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(In)visible borders in East Africa – Place- and space-making in a precarious world

As one of the human consequences of globalization, tourism affects people worldwide. It also affects the material and social world around us, the composition of geographical places and social spaces. It is the interconnection of places and spaces under globalization that the joint project seeks to investigate, with a focus on Eastern Africa, i.e., Kenya and Zanzibar. We will examine how tourism creates social spaces, forms part of and is integrated into different places in Kenya and Zanzibar, and how these compare to each other. Particular attention will be paid to changes brought about by the COVID-19 pandemic, which affected vulnerable African societies more than Western societies, where the former have been totally dependent on tourism and never received any form of governmental aid. Methodologically, this will be implemented applying semiotic and linguistic analyses in a critical discourse analytical framework. We will apply our critical vantage point to the investigation of ideologies and relations of (unequal) power in Tiwi, a village in Kenya, and in different villages in Zanzibar. Ultimately, we aim at shedding new light on notions such as globalization and transnationalism, which relate to the world as a cultural concept, made up of not only different but also differently accessible places and spaces.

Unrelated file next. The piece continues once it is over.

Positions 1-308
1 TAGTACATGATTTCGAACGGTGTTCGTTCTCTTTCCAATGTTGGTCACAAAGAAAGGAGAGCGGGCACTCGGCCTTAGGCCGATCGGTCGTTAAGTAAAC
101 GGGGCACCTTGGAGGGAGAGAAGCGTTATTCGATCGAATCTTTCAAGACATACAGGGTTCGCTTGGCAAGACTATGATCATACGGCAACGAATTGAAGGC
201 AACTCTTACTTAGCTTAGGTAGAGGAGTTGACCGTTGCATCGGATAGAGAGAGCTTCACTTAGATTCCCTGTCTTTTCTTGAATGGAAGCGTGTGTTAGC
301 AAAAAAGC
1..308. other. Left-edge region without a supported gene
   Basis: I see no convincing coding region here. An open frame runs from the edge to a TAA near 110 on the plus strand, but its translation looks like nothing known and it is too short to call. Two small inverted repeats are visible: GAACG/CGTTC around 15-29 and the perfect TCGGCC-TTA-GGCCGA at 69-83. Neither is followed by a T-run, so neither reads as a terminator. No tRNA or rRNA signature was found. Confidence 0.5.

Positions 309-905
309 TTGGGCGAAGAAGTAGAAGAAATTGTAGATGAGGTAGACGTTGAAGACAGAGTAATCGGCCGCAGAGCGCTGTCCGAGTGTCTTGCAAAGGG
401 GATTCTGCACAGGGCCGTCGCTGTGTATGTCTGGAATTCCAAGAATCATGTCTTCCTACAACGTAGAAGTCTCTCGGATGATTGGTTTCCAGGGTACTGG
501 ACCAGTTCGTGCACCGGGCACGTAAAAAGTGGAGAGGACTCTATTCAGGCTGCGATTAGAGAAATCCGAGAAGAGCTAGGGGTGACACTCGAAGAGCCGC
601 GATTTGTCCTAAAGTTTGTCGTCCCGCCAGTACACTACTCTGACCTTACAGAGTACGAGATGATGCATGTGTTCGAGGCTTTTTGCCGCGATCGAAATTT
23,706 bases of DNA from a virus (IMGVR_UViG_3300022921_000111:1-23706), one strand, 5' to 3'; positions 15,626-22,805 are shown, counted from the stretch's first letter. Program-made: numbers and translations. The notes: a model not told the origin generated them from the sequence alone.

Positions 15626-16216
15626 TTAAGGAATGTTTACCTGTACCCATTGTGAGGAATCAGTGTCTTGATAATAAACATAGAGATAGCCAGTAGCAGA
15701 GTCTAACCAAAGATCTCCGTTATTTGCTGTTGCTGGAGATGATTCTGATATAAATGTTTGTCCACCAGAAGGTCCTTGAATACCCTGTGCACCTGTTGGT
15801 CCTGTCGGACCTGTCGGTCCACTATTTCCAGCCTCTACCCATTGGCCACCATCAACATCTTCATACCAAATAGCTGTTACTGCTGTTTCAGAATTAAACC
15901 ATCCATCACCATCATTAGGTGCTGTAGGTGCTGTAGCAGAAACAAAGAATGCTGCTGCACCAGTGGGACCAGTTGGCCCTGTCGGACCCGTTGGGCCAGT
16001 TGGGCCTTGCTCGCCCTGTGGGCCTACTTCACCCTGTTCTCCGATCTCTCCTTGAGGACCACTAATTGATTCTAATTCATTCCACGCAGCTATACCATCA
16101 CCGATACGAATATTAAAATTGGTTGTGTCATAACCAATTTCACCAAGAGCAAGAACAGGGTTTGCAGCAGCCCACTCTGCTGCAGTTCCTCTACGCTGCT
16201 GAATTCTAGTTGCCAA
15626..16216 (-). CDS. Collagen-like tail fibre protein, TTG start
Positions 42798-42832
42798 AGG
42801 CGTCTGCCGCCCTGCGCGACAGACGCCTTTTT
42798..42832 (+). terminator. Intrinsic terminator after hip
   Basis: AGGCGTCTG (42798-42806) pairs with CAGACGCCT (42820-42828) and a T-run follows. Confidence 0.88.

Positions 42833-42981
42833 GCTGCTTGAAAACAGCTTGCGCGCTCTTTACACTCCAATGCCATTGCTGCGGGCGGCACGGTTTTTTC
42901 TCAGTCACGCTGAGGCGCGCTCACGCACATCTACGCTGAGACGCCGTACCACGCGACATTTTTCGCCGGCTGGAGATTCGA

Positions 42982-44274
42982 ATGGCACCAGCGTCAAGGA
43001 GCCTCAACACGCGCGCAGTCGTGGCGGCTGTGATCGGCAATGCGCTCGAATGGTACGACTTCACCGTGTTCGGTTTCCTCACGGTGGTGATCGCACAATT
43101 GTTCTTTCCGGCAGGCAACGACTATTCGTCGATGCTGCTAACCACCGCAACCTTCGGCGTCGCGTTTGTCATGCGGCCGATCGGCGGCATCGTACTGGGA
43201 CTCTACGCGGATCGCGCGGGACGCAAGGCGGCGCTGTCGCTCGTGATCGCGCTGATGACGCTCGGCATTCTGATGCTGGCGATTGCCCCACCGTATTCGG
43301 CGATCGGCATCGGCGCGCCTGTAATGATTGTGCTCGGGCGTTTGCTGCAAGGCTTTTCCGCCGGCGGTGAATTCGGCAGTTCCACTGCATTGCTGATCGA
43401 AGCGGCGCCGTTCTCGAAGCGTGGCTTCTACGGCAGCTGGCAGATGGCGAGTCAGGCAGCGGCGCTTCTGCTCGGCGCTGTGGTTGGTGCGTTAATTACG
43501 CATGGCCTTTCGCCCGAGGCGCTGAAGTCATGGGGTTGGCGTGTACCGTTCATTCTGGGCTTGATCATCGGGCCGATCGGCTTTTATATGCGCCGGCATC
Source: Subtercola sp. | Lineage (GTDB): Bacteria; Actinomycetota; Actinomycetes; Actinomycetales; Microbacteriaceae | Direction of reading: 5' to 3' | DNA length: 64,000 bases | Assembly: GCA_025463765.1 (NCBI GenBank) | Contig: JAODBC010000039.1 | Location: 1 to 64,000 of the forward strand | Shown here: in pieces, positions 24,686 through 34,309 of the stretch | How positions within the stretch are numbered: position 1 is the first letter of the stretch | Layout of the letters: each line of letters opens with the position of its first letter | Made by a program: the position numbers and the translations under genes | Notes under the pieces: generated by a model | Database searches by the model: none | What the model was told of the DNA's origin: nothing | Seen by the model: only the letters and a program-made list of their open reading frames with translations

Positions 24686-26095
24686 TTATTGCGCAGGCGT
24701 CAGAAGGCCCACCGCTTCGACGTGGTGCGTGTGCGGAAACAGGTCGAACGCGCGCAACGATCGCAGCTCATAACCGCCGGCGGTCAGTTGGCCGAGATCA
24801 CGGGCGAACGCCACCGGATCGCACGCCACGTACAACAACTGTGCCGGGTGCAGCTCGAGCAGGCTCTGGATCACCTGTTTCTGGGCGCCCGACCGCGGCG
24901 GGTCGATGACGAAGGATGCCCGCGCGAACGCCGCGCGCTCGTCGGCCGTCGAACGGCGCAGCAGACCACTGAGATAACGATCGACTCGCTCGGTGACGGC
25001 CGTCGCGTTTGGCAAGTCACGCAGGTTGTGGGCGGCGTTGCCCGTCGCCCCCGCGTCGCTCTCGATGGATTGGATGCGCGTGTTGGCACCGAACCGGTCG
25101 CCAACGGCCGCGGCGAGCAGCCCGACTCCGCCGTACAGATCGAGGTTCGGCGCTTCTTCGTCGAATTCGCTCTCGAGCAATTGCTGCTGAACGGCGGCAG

Susanne Mohr